Healthy Up Your Pantry

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Having a well stocked pantry is the best way to create meals on the fly. If you have all your staples on hand, you can make masterpieces with the fresh veggies you bring home from the farmer’s market. Plus, it’s much easier to get your family to eat healthy when you already have a pantry full of wholesome food.



Flours are a necessity in any pantry. You never know when you might find some time to make some homemade bread or brownies. The one flour to leave out, or at least use sparingly, is bleached white flour. Use unbleached white or white whole wheat flour in its place. White whole wheat is made from a different variety of wheat that is softer and is lighter in color, but it still has all the good nutrition of whole wheat. Whole wheat flour is great and you can mix it with unbleached in recipes to add more fiber. Whole wheat pastry flour is a must for making healthy cookies and muffins that taste great too. It’s a little expensive, but cheaper than buying ready made baked goods and much better for your family. It’s a much finer grind than regular whole wheat and it creates a more delicate baked good.


I like to keep a variety of milk substitutes on hand like rice, soy, and almond milk. You can get unsweetened ones, even in vanilla and chocolate. These are great for using in soups, baked goods, even hot chocolate. But most of all the shelf stable containers last for a year or more. When you can’t get to the store for milk or you have lactose intolerant guests, you can rely on these.


Grains go beyond the typical white rice we see in restaurants all the time. Switch brown rice for white. I find that long grain brown rice has a texture closer to white. That means it’s easier to slip into your kids’ meals without a fuss. Whole wheat couscous is actually a pasta but goes great under stews. Quinoa is another fabulous grain to add to your menus. It cooks faster than rice and is a complete protein all by itself. Make sure to rinse it before cooking. It has a bitter covering that comes off easily in water, but is inedible with it. Some brands are rinsed already, but I always wash it just in case.

Everyone has made a last minute pasta dinner. Add some extra zing to yours by substituting whole wheat angel hair for your usual spaghetti. If you cook whole wheat pasta a little longer it will be closer to the texture that your family is used to. Whole wheat orzo is great to use when you just don’t have time to cook rice. It’s perfect in soup, under main dishes, really any place you would normally use rice. Brown rice pasta is a great substitute for gluten-free families. There are other whole grain pastas, even some that have lentils. Give those a try too.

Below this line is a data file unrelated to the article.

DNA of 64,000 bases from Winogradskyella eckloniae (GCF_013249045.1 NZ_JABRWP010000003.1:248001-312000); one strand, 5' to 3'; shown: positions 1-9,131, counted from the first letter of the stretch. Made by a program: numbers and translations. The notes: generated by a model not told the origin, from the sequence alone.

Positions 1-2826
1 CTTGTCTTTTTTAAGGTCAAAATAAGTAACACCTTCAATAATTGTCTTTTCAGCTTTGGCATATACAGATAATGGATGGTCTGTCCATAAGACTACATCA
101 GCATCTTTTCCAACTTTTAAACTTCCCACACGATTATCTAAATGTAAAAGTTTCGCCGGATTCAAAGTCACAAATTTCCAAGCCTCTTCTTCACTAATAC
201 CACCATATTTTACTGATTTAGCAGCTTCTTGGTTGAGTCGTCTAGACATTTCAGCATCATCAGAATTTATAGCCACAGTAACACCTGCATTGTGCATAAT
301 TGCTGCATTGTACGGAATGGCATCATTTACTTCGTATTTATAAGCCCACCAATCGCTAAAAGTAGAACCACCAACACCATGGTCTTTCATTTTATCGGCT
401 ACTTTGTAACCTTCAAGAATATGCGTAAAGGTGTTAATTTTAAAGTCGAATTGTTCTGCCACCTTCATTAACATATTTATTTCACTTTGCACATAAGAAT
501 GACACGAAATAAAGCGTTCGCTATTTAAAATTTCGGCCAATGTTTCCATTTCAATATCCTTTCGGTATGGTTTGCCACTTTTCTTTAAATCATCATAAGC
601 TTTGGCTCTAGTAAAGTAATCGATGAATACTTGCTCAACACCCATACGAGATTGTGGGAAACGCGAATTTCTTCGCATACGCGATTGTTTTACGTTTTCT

Bottled pasta sauce can be healthy if you make sure to look at labels. Lean towards organic, low fat, low sodium sauces. A good rule of thumb is don’t buy food that has ingredients you can’t pronounce. If you keep canned tomatoes and tomato paste on hand you can make your own sauce in minutes.


Dry beans of all kinds are super cheap to buy and store indefinitely. It’s certainly easier to pop open a can, but you can make a batch of dry beans and freeze them in can sized portions. If you’re on a tight budget, beans are the perfect meat substitute. Red beans and rice, dal, chili, white beans over pasta – the possibilities are truly endless. Almost every cuisine has a few dishes that are based on beans.


Buy organic canned goods whenever you can. Canned organic veggies are becoming more common place and less expensive. Keep an eye out for sales and stock up when things are cheaper. It’s important to rotate the older cans forward or you’ll end up with expired dates. Make sure to have half a dozen cans of assorted beans on hand all the time. They are great to add nutrition to salads and soups. Just give them a rinse before you use them to get rid of the extra salt. You can make an on the spot pantry chili. Corn, green beans, pureed pumpkin and butternut squash are all great to have on hand. I like to put the squash puree in soups and casseroles, even mac and cheese. After all what they don’t know may just get them to eat better!



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